Ah, the sugary innocence of Halloween. You might not be trick-or-treating this year, but chances are today will still bring you more fun-sized candy bars than you know what to do with, recalling those childhood pillowcases full of—in order of descending preference—Baby Ruths, Tootsie Rolls, and Smarties. So as you sink your no-longer-young-and-cavity-free teeth into your favorite treats tonight, consider this: Pretty much everything you're eating is confected from sweet, sweet GMOs.
Nearly all the ingredients in most mass-produced candies are made from genetically modified crops. Let's start with sugar: 50 percent of the sweet stuff sold in the US is made from the massively successful, herbicide-resistant sugar beet, which large-scale farms can spray with abandon without damaging the lucrative root vegetable growing underground. As if candy weren't sweet enough, most producers also add corn syrup: it's both sweeter than and cheaper than sugar, so a little of it a goes a long way, and it brings that chewy-gooey texture to candies such as fudge and nougat fillings.
Up to 85 percent of US-grown corn is genetically engineered to be, like sugar beets, not only herbicide-resistant but also to produce its own insecticide, which seems appropriate for Halloween in sheer freakiness. Many candies also add cornstarch, for texture, and use soy lecithin—aka the dried sludge left over from the soybean oil refining process—as an emulsifier. Over 90 percent of US-grown soybeans are genetically modified.
"Most of the candies on the market do contain genetically engineered ingredients," confirms Rebecca Spector, west coast director of the Center for Food Safety, an environmental advocacy organization. "And that's a concern."
As Spector points out, it's difficult to determine whether or not GM foods are actually bad for consumers' health, because no long-term, conclusive studies have been performed.
"There hasn't been testing on these products," she says. "We do know that they're sprayed heavily with pesticides. What we don't know is, what are the levels of residues that remain on these foods once they're processed? How much of that are we ingesting?"
There is some evidence suggesting that the consumption of GM foods can lead to digestive issues, including one known as leaky gut syndrome, whose symptoms run the gamut from bloating to gas to cramps. Yum.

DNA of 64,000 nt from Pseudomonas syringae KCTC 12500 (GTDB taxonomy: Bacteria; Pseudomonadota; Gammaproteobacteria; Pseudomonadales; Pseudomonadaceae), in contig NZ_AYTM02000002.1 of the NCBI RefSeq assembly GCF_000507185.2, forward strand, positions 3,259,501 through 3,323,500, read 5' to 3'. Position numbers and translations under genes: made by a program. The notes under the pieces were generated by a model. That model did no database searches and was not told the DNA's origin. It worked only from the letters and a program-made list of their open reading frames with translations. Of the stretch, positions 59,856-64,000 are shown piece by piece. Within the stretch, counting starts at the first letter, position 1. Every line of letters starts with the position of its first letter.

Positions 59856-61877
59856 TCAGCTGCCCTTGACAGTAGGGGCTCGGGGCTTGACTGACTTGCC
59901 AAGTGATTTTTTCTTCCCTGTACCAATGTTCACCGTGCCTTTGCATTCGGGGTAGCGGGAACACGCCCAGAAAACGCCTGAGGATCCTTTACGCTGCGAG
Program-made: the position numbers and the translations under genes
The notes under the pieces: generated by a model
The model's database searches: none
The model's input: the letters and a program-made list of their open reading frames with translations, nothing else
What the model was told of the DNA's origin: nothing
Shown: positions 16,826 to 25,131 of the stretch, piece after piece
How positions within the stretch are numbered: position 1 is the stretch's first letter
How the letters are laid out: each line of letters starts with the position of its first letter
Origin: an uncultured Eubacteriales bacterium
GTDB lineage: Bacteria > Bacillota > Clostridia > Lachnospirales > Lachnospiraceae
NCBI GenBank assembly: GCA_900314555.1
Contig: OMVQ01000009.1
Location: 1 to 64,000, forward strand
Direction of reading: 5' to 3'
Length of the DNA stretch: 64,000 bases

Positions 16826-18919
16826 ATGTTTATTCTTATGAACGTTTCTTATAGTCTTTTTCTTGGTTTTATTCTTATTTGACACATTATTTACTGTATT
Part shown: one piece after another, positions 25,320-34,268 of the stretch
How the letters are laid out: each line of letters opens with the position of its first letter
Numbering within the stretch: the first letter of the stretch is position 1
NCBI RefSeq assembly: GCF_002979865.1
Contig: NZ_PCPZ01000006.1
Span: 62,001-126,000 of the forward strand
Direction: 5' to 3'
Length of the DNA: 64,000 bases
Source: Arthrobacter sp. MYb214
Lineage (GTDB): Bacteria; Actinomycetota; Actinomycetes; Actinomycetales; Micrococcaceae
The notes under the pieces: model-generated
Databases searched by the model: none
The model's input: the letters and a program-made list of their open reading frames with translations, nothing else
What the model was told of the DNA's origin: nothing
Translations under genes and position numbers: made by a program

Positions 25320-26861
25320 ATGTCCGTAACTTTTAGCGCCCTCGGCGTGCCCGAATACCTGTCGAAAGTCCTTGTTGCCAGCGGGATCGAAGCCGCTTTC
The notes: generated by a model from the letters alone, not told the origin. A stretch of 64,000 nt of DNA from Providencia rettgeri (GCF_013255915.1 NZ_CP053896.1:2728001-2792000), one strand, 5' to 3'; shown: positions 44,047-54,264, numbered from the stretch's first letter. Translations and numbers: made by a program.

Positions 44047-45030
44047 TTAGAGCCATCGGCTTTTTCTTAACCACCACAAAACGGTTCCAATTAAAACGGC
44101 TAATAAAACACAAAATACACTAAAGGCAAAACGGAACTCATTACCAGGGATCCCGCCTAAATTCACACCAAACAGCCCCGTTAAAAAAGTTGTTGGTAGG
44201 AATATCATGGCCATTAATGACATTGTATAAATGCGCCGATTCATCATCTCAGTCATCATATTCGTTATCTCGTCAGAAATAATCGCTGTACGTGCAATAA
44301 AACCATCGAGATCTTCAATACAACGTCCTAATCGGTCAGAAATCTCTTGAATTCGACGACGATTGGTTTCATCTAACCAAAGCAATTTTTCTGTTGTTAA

Concerns about the effects of GMOs on human health—as well as the crops' impact on the environment—have led 64 countries to require that GM food products be labeled as such, enabling consumers to choose whether or not they want to eat them. The US doesn't have any such laws on the books, and that's the way the big candy companies—not to mention the GM seed giants Monsanto and DuPont—want to keep it. Although more than 20 states have introduced more than 60 bills to require GMO labeling or prohibit the growth of GM crops, the bills are always narrowly defeated. The big companies and corporations that don't want see such bills pass donate millions of dollars that go towards television opposition ads and mailers, Spector says, and the individual donors and small natural foods companies that donate to pro-labeling activities just can't compete.
"There aren't unlimited resources," she says. "But companies like Monsanto? They can afford to spend millions."
Candy giants might not be able to donate millions to anti-labeling campaigns, but they do what they can. In 2012, California voters defeated Proposition 37, which would have enacted mandatory labeling of GM foods. Mars contributed $376,650 to the anti-labeling fight; Hershey's spent $493,900.
Western states will have another chance to vote for or against labeling laws this election day, when bills introduced in Washington and Oregon are slated to be decided. But the candy companies aren't slacking this year, either: Hershey put up $380,000 against the bill in Colorado, and $320,000 against the one in Washington.
That might add a sour note to today's Halloween candy binge.